From the outside, the name “bitter melon” seems to have nothing to do with the fruit in question: It doesn’t look like a melon, though it does hail from Cucurbitaceae, the same vine-friendly family that brings us watermelon and cantaloupe. Instead of being round and sweet-fleshed, bitter melon — also known as bitter squash, balsam-pear, karela and goya in various parts of the world — resembles a cucumber (though flavor-wise you would never compare them). For starters, bitter melon proves as sharply flavored as you might think, and with rough, bumpy skin. Just because the fruit looks ugly and has a pungent taste, however, doesn’t mean you should pass on it. After all, folks have been cooking with it for hundreds of years, and with good reason.
Where it’s from
Like many odd-looking fruits and vegetables, bitter melon grows best in tropical and subtropical regions like the Caribbean, Africa, Southeast Asia and China (where it’s probably the most widely consumed). And as with many not-so-good-tasting foods, bitter melon was touted for its medicinal properties long before it became an ingredient used for its flavor.
“Bitter melon is very good for you, thanks to compounds called cucurbitacins, which are very bitter,” says Jennifer McLagan, author of Bitter: A Taste of the World’s Most Dangerous Flavor. “It has long been believed that bitter melon has cleansing powers and improves the blood, and others promote it as a cure for diabetes.” She adds, “Research shows that it is good for lowering blood sugar levels and fighting viruses, and a study at the University of Colorado Cancer Center showed that bitter melon juice kills cancer cells.” If those aren’t reasons enough to give this fruit a try, its unique flavor profile should be.
When it’s in season
You can usually find this fruit at Asian markets all season long. But if you choose to grow it at home, you will want to harvest it at the end of summer or early in the fall, when temperatures are high and humidity peaks. This is also the time you might see bitter melon at the farmers’ market. Don’t pass it up — grab that long, warty fruit and get ready for a culinary adventure.
What to look for
Each oblong fruit grows to about 10 inches (avoid buying any that are bigger than that). You can tell the age of the fruit by the color of the skin. Green fruits are less mature, and if it’s leaning toward yellow and orange, it’s ripe. Normally, cooks work with firmer, unripened fruits. A few variations to keep in mind: Chinese bitter melons look most like a cucumber, albeit pockmarked. Indian bitter melon tends to showcase a darker hue, and the skin folds in ripples around the whole fruit. When shopping for it, McLagan recommends “small to medium-size melons, making sure they are firm. With bitter melon, bigger is not better, just more bitter.”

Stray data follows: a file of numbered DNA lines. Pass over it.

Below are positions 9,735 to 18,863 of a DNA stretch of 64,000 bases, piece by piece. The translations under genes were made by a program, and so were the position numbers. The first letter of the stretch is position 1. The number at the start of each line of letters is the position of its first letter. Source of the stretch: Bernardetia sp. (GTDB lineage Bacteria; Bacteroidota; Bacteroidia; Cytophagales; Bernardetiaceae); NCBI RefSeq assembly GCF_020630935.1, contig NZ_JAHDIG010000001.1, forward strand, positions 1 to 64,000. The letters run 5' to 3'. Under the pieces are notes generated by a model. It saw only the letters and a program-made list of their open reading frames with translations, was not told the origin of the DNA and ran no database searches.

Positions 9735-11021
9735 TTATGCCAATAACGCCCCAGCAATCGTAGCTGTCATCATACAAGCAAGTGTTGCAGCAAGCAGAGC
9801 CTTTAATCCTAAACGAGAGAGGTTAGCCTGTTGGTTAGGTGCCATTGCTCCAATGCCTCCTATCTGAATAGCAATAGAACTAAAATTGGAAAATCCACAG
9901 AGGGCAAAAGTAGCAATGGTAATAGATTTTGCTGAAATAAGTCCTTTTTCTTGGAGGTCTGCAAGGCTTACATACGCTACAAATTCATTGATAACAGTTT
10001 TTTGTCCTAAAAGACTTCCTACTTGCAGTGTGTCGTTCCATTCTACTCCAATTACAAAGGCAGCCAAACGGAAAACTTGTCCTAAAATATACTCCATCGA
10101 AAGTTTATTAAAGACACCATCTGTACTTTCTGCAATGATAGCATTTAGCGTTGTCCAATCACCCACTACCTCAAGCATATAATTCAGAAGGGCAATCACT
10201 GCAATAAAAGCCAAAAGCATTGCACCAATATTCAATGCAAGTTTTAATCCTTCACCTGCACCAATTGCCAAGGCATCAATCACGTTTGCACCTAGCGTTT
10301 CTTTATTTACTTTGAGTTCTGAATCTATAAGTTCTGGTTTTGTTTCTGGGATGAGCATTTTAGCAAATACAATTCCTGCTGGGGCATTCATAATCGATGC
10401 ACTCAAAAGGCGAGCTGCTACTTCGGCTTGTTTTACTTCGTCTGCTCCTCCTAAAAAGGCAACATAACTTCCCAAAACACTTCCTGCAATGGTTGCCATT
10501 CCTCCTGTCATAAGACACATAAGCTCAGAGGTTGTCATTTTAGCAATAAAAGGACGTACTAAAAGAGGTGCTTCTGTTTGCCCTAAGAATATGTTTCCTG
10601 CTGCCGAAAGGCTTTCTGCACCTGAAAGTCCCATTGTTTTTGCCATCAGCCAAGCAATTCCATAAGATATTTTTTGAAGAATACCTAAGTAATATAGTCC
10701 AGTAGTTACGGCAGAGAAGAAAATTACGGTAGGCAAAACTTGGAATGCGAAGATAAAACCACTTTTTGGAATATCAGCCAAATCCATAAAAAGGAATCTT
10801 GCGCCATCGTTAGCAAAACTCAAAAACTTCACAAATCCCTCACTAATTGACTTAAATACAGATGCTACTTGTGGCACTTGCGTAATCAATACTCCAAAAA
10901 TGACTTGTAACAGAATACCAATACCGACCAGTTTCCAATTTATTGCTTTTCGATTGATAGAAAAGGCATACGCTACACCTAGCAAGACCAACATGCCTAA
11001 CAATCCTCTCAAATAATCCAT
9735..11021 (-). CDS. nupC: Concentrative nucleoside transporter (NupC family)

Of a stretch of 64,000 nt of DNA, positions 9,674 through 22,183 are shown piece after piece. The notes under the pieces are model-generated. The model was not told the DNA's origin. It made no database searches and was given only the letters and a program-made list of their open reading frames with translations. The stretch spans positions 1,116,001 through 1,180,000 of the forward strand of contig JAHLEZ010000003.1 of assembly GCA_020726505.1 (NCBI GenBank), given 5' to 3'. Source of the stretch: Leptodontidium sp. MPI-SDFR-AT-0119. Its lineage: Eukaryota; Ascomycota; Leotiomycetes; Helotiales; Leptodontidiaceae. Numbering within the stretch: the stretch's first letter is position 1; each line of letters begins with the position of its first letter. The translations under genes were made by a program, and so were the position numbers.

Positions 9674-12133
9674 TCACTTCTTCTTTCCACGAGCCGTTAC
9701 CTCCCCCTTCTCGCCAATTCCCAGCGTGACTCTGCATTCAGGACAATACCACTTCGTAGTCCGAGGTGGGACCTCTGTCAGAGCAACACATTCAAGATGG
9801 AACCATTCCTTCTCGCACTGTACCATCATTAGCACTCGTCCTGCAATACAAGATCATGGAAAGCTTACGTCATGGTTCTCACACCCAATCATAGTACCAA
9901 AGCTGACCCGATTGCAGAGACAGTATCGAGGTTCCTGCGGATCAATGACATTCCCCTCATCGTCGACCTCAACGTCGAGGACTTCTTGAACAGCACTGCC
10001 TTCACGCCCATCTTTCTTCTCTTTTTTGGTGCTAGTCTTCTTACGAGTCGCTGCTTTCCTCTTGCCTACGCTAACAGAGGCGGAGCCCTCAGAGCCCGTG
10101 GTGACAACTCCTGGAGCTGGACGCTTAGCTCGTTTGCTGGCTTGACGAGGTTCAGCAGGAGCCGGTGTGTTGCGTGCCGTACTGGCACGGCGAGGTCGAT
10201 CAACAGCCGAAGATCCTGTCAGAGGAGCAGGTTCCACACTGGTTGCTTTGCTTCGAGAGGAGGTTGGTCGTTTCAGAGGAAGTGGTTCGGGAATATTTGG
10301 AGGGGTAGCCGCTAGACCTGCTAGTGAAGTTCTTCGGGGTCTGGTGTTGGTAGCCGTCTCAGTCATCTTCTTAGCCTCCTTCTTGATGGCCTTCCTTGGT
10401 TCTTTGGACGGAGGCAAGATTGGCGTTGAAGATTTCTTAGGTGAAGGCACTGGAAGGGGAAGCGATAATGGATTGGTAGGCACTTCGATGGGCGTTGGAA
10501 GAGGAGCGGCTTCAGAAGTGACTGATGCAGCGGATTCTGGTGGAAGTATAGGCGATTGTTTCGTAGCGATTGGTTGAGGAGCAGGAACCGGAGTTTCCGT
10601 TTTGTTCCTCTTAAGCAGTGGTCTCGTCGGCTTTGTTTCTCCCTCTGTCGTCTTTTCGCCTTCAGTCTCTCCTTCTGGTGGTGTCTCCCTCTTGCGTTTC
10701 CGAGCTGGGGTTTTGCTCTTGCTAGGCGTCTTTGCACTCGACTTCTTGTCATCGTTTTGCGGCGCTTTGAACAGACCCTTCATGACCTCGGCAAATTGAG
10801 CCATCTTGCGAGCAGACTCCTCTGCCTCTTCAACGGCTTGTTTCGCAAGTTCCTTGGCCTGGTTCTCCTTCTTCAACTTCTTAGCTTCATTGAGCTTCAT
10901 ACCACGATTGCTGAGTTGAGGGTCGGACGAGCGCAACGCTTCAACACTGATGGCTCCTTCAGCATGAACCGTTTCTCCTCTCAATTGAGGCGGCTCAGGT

How to store it
As you would a cucumber, keep bitter melon in the fridge in a vegetable drawer.
How to prepare it
Unless you get a small, young bitter melon (recommended), avoid eating the thick, waxy skin. Instead, peel the fruit to get to the flesh beneath. The taste of the meat is quite astringent due to the high levels of quinine, the same ingredient that makes the tonic part of your G and Ts. But it’s this bitter quality that makes the fruit so beloved by those in the culinary world.
“I love its bitterness so much so that I find myself craving it,” says McLagan, who highlights it in her book and shares a recipe for bitter melon with coconut milk and tofu. “There are lots of way of using bitter melon — it can be steamed or pan-fried like zucchini, and some cooks leave it whole and hollow it out to stuff, like a squash. Its bitterness makes it a perfect match for chilies and fat, and I like it best simply cooked with other vegetables, or in a spicy curry.”
One of the cuisines that bitter melon is most prevalent in is Chinese food. “Most commonly bitter melon is stir-fried or used in soups,” says Tommy Lee, chef-owner of Hop Alley and Uncle in Denver. “Like most bitter foods in Chinese culture, it’s believed to aid in digestion and improve overall health,” he adds.
But how do you go about dissecting this strange-looking ingredient? First, says Lee, “Split it in half, dig the seeds out with a spoon and slice into half moons. Or it can also be stuffed by cutting into thick rounds and coring. Either way, it’s best to toss the bitter melon in some salt and let it sit for 30 to 45 minutes to help draw out some of the bitterness and excess liquid.” The last part is key, an important step Lee’s father, who was raised in Hong Kong, taught the chef. “He grew up eating it and would cook it for our family when we were kids.” One well-known Chinese dish Lee likes is stir-fried bitter melon with Chinese black beans and shrimp or beef. “As with most bitter foods, a salty component, like Chinese black beans, helps balance the bitterness.” Other tips Lee has for working with bitter melon include blanching the produce after its saltwater soak before adding it to the pan and letting it cook for just a couple minutes so it maintains its pleasing crunch.